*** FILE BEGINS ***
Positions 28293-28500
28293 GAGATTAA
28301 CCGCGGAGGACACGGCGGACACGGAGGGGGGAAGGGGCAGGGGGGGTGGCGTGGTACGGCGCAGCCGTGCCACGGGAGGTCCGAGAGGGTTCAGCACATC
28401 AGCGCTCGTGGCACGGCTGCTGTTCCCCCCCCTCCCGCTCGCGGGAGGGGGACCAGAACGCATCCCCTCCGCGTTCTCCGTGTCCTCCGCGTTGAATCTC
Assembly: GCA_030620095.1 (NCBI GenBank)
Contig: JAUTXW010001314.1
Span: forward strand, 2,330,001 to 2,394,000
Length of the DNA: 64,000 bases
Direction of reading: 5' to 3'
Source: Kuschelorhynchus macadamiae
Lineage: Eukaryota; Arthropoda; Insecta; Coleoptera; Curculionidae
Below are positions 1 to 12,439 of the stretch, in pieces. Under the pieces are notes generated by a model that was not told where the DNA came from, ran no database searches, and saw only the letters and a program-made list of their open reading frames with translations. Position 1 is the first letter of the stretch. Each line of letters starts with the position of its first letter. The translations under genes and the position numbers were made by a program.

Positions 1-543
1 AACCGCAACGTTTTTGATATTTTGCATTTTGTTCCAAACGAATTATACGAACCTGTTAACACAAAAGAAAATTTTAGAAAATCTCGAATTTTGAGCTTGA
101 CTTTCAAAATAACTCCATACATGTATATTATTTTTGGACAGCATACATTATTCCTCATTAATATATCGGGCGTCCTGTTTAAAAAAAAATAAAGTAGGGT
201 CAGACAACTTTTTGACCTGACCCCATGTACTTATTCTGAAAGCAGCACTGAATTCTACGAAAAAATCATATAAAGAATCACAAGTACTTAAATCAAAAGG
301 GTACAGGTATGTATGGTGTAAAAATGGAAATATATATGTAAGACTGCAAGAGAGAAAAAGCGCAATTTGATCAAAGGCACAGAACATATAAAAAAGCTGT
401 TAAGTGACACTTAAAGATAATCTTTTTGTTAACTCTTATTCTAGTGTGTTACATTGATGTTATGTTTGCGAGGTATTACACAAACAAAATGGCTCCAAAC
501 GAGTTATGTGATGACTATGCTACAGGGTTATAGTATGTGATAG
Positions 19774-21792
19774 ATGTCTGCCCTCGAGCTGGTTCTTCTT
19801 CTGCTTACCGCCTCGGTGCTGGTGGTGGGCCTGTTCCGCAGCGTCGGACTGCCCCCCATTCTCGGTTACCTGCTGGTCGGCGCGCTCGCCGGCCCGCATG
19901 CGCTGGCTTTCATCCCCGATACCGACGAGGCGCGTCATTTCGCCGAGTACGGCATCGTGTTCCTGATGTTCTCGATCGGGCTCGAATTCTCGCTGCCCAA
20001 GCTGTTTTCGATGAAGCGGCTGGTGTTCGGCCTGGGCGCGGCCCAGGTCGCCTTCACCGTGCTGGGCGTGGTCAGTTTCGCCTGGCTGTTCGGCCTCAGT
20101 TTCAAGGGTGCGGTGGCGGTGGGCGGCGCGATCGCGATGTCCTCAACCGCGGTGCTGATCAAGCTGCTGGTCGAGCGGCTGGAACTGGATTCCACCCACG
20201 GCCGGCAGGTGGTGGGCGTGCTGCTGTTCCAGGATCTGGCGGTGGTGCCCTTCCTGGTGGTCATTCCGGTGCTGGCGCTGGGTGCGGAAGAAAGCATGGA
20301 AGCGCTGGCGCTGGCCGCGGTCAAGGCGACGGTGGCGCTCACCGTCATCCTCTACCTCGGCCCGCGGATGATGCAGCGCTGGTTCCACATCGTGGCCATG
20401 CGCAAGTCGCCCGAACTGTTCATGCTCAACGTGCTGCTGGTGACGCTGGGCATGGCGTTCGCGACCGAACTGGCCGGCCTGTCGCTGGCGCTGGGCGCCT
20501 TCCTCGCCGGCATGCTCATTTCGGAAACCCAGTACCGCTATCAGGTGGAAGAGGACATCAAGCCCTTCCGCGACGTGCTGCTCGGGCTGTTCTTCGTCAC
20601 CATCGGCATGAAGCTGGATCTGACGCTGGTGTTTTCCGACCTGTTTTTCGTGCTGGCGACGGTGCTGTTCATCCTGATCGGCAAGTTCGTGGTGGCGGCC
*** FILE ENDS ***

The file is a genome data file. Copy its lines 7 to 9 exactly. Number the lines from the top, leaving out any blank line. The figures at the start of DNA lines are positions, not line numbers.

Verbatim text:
Span: forward strand, 2,330,001 to 2,394,000
Length of the DNA: 64,000 bases
Direction of reading: 5' to 3'